Changes in the intensity and frequency of extreme weather events, as well as seasonal deviations from average weather conditions, affect current and future energy infrastructure, jeopardizing energy security and reliability. Potential impacts on energy systems include blackouts, shutdown of nuclear and thermal power plants due to extended heatwaves or droughts, and changing rainfall patterns affecting hydropower generation. In a recent survey, extreme weather events ranked among energy leaders’ top uncertainty issues in the US and in parts of Asia Pacific, Latin America, and Africa.
Facilities and infrastructure are typically designed for the expected weather conditions where they are situated, which partly explains why the impact of atypical and extreme weather events can be pronounced. Consider, for example, cold weather conditions in Texas in 2021 that led to plant shutdowns, or heatwaves in Europe that led to supply constraints.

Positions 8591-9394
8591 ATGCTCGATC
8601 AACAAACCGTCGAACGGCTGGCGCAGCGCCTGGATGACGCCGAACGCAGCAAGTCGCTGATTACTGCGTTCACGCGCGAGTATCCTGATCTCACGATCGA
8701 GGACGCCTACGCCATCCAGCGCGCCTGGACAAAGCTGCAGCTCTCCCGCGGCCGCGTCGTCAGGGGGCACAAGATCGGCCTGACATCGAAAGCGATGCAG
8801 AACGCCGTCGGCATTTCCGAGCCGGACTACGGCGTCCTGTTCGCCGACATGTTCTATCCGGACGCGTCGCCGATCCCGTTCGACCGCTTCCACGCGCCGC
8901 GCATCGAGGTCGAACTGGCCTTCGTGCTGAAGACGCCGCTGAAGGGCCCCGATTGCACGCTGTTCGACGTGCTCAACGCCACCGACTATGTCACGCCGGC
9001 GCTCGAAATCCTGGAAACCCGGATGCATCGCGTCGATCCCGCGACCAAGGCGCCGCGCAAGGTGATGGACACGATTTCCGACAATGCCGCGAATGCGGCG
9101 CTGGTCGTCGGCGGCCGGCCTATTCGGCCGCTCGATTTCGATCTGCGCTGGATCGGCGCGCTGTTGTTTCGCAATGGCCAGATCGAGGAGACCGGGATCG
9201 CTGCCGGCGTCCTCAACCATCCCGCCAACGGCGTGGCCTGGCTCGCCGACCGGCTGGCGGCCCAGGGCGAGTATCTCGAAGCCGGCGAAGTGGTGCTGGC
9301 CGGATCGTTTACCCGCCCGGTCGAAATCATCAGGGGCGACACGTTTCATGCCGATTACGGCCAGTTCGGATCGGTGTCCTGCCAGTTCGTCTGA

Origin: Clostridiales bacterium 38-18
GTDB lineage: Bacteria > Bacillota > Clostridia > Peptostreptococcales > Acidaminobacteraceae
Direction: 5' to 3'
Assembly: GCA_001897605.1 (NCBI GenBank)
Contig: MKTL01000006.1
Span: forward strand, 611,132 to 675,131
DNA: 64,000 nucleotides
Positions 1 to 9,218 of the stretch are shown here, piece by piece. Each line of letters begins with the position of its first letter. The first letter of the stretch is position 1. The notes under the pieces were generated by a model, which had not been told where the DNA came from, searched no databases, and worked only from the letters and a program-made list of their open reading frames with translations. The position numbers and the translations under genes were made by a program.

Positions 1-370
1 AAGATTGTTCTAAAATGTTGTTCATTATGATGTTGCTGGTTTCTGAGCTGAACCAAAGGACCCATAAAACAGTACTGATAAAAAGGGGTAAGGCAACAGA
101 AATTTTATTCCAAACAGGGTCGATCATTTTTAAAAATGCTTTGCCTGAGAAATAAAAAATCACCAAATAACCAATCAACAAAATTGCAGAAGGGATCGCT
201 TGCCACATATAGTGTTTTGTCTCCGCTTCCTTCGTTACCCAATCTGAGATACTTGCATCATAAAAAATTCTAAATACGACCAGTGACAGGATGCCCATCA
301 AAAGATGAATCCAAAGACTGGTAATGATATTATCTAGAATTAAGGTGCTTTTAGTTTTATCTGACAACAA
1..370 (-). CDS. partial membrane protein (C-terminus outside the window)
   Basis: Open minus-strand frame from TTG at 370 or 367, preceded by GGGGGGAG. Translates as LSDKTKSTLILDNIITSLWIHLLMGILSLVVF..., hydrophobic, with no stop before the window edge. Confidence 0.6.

Organizations that understand these risks and deploy resilient and adaptable infrastructure design will be best placed to reduce the potential impact of extreme weather losses.
Climate risk assessment scenarios can be challenging due to the unpredictability of weather events and the potential correlation of impacts on the global economy from factors such as involuntary migration, changing land use, and increased urbanization. Nevertheless, given the significance of climate risks and increased disclosures to stakeholders and regulators, these assessments are becoming mainstream as quantification methodologies and access to data supported by academic research continue to improve.